I HIGHLY RECOMMEND this album. I like it better than Past Life Martyred Saints, which was also brilliant, so that's saying a lot.
3 of 3 people found the following review helpful
Amazing Album! 11 April 2014
By Samuel Patterson - Published on Amazon.com
Format: Audio CD
There’s that thing people say, “It gets better the more that you listen to it.” I though that was just a metaphor for new music becoming more familiar and you pick up some of the lyrics. There is definitely music that each time I listen I hear new things, details hidden that suddenly jump out. Meanings that I missed, or lyrics that resonate more as life changes. Things you love to scream along with in the car and maybe you fall in love with each song a little more.

This is not that. This really does seem to get better every time. Huge leaps and bounds better, which is something because even the first listen was awesome. I mean, wow! From beginning to end, this album is amazing, and it keeps getting more so.

So get out your best headphones/earbuds/loudspeakers. This will go from loud crashing of synth in “Satellites” (oh god the synth!) to the soft, timely fatalism of “100 Years”. It makes them work but you will like it. Or love it. It’s that good. Music that creeps into your soul.

I had never heard of EMA until Wired had a small piece about a new video, “Satellites”, done all DIY with an Oculus and Kinect and a gritty present juxtaposed with 80s past. I clicked. It was instantly one of my favorite songs. Ever. A pre-order just seemed the right move and now that the album has dropped I can’t stop listening to it over and over and over. The music, the lyrics, the double meanings and it just keeps getting… better.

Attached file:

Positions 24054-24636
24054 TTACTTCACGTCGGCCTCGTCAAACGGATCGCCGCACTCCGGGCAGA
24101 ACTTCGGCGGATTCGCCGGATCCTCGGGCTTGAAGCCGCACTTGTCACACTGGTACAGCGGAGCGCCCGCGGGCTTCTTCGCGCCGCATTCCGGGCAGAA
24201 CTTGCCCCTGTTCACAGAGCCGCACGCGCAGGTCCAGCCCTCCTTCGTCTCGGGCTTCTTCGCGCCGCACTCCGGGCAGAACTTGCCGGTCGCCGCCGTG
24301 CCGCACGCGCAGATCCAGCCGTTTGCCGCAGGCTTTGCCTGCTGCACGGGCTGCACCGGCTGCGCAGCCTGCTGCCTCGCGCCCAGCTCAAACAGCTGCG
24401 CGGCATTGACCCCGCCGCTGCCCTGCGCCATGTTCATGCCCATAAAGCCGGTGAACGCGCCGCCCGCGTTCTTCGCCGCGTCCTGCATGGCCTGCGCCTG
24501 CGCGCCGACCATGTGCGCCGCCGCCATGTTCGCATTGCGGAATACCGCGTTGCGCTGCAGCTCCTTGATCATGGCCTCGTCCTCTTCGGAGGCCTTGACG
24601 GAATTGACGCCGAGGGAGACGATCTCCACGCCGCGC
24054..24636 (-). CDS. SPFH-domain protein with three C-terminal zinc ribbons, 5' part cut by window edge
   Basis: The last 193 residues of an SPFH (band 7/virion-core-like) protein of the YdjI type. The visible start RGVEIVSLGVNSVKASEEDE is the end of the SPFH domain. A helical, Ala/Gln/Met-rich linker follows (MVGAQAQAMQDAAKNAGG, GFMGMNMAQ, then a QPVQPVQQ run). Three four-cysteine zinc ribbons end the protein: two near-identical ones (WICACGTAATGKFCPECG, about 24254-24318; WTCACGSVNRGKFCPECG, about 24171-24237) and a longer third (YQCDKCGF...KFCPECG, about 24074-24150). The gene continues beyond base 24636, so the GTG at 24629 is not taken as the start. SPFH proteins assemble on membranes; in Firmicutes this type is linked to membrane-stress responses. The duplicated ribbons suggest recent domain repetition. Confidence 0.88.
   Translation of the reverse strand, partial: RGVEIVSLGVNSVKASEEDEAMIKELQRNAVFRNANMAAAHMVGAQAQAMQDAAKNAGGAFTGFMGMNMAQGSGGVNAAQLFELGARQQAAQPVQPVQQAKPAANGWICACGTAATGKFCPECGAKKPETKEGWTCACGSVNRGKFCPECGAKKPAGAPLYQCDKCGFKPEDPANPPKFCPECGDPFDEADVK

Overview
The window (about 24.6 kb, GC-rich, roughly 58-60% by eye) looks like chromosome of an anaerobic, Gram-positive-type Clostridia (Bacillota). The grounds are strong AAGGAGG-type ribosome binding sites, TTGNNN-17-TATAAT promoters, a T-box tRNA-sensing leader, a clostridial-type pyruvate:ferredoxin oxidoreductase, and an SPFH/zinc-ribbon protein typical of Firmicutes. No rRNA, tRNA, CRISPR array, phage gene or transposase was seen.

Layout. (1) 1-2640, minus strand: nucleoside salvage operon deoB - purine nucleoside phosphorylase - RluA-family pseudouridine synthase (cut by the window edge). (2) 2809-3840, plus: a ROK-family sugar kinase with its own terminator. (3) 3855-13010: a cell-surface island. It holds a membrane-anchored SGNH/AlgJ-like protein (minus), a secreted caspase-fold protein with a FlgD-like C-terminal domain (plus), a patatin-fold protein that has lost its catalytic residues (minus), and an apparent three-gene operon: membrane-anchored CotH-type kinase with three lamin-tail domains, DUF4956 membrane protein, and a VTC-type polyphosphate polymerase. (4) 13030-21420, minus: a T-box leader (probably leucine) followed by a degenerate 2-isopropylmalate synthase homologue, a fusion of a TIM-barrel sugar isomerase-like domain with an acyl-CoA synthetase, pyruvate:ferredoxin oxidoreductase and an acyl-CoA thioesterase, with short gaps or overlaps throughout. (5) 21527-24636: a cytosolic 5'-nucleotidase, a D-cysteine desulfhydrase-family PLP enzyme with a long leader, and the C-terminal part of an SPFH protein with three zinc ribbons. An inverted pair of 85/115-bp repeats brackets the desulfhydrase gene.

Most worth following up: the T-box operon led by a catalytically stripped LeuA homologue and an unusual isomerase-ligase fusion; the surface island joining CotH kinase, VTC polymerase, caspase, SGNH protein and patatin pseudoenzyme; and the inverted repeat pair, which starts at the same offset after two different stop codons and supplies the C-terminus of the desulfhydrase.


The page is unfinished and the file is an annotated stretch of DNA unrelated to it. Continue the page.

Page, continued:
So listen.
2 of 2 people found the following review helpful
a diverse and powerful album 25 April 2014
By Charlie Quaker - Published on Amazon.com
Format: Audio CD
The 2nd album from Erika M. Anderson has a fairly subtle, but fearless, agenda to explore; to
open up new audio pathways to the neural fulfillment centers. She injects rock ‘n’ roll with a
futurist respect for tradition and then mutilates it with a fusion of dark poetry and visceral/cerebral
energy. The dominant synthesizer presence lends an eerie celestialism that is streaked with
dark guitar chords. Anderson’s voice can range from a soft & scary fragility to the gripping,
celebration of uninhibited pain, perfectly capturing the emotional strength of each song. Former
member of Gowns, Amps For Christ. Some similarities to Patti Smith, P.J. Harvey, Kim Gordon,
Cat Power, St. Vincent. “The Future’s Void” is a diverse and powerful album that feels destined
to grow with repeated listens.
1 of 1 people found the following review helpful
Better than her debut! 19 May 2014
By Joe - Published on Amazon.com
Format: Audio CD Verified Purchase
I was hesitant with her debut, having only heard Milkman, took a leap of faith and ended up loving it.
Not this time around. Her sound is sharper, catchier and deeper.
Great Music, Terrible Manufacturing 12 Mar. 2015
By S. Bands - Published on Amazon.com
Format: Vinyl Verified Purchase
Let me start of by saying, I LOVE this album. It was on of the best of 2014 and by a wide margin my favorite. The downgrade to 3 stars is because of the terrible pressing of the vinyl. The grooves are cut so shallow I had to weigh the needle down, and sometimes even that wasn't enough to keep from jumping. That said, I can't say enough about EMA and how amazing "The Future's Void" is. Highly recommended for listening, just maybe on another medium.